By Steve Cichon
For decades, the Ohio Street Bridge was ground zero for the fight between Buffalo’s road traffic and Buffalo’s water traffic.
Buffalo News archives
Before the Skyway was built, Ohio Street was a major artery. From the motorist’s perspective, the bridge served as access for all the men coming from the south who worked in the mills and elevators along Buffalo Creek as well as men who worked downtown.
That was at odds with the thoughts of shipping interests, however.
“The Ohio Street Bridge has long been a hindrance to navigation in the (Buffalo) river,” a tug line manager told the Courier-Express in 1928.
The bridge spanned the Buffalo River at one of the tight hairpin curves in the waterway. Even without the bridge, as time wore on, it was becoming a difficult area for larger, more modern ships to navigate. The 621-foot freighter Cadillac, it was explained in 1950, had less than three feet of clearance in making the turn.
When city engineers began blasting around the bridge to make a larger way for ships like the Cadillac, the bridge’s central pier was damaged, and the bridge was closed for months.
The subsequent traffic nightmare helped push along long-discussed plans for the high-level bridge and highway along the waterfront that was to become known as The Skyway.
By Steve Cichon
Today, it’s one of Buffalo’s newest waterfront spaces—RiverFest Park– nestled between Ohio Street and the Buffalo River, just across the water from Buffalo RiverWorks and the Labatt grain silos.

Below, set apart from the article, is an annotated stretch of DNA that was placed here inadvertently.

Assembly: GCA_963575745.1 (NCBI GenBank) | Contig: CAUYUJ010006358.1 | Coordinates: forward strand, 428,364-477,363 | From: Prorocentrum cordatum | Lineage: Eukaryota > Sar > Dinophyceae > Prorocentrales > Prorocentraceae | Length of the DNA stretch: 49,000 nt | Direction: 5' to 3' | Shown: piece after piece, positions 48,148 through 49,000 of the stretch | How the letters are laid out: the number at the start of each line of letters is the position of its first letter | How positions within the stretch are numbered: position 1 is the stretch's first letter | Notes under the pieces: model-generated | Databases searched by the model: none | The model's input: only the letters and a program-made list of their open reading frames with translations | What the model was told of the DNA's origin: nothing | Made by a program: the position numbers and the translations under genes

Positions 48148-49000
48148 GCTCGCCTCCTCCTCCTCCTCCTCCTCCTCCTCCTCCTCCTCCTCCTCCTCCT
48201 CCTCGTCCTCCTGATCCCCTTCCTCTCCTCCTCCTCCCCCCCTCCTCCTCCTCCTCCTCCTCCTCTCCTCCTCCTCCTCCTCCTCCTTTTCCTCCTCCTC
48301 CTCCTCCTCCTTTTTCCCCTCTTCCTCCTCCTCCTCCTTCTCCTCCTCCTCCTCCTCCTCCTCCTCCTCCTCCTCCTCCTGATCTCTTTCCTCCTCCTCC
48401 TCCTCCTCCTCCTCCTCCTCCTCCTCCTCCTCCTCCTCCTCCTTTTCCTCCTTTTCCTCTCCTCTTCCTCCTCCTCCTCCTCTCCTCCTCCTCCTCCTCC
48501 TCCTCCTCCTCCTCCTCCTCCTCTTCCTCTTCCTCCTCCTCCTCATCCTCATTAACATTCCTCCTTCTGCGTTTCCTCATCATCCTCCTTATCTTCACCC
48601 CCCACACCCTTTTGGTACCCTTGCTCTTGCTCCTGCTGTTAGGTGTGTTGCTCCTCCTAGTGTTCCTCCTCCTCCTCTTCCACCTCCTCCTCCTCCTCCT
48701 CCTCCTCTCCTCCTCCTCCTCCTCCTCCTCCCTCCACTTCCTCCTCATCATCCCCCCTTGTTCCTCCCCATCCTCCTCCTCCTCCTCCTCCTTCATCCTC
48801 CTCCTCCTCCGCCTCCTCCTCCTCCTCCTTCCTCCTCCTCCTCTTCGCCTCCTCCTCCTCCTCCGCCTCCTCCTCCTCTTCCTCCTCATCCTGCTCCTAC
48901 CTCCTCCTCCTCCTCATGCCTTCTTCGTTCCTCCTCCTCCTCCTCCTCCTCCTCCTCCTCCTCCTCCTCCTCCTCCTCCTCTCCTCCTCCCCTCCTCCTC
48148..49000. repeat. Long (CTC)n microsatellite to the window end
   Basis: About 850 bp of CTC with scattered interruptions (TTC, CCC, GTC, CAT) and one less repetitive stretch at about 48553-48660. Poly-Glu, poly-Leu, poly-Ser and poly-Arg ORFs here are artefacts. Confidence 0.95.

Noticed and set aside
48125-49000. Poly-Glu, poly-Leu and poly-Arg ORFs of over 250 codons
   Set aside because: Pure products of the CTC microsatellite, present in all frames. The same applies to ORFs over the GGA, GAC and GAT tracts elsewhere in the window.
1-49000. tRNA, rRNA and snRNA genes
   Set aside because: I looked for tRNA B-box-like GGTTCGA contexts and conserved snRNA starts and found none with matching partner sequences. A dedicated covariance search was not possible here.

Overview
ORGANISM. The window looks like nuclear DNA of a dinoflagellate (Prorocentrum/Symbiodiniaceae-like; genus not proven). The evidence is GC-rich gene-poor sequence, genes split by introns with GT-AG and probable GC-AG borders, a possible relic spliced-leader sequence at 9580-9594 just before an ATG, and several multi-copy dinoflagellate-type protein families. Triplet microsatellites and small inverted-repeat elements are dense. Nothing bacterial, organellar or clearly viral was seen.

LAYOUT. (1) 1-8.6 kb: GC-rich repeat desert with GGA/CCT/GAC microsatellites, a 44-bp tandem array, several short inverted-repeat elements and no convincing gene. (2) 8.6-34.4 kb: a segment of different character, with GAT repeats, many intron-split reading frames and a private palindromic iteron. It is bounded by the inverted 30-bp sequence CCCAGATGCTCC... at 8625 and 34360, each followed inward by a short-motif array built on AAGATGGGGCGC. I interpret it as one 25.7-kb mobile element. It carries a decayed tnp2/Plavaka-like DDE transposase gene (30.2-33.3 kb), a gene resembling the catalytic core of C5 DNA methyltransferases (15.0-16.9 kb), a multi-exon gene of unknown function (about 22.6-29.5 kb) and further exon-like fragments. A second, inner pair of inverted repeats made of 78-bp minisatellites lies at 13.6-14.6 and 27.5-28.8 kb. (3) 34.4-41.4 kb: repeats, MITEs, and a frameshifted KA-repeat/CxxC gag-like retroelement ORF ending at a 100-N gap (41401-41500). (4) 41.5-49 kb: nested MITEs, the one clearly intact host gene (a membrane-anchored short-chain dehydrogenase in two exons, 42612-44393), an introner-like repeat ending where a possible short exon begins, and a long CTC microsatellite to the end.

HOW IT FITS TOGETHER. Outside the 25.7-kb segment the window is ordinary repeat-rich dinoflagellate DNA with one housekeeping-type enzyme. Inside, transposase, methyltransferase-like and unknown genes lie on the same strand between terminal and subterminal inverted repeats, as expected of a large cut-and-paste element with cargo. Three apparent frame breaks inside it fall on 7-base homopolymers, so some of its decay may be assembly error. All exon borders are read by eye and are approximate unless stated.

The Buffalo Evening News, May 26, 1899
At the tail end of the 19th century, Buffalo’s waterfront was rough and tumble. On this day in particular, it was the place where two immigrant groups clashed and “a race riot looked imminent.”
The unionized mostly Polish freight handlers at the New York Central Freight House on Ohio Street had joined the unionized mostly Irish grain shovelers in striking for better working conditions and in protest of contract abuses.
When the dock-working Poles came back to work, many were displeased to be working alongside mostly Italian non-union men. Management promised to dismiss the Italians, but when 150 showed up ready for work the next day, “within five minutes, a good sized riot was in progress.”
How the fight started seemed to be in question—The News’ account laid the blame at some of the 200 Poles who began accosting the Italians and calling them scabs. The Courier said the Italians may have started it when one of them threw an old tomato can into the group of Poles.
“Knives and revolvers were flourished,” reported The News, “and fists were freely used.”
Witnesses heard as many as 25 gunshots—one Polish man was shot in the back. An Italian man was slashed in the face. Five were arrested and charged with rioting.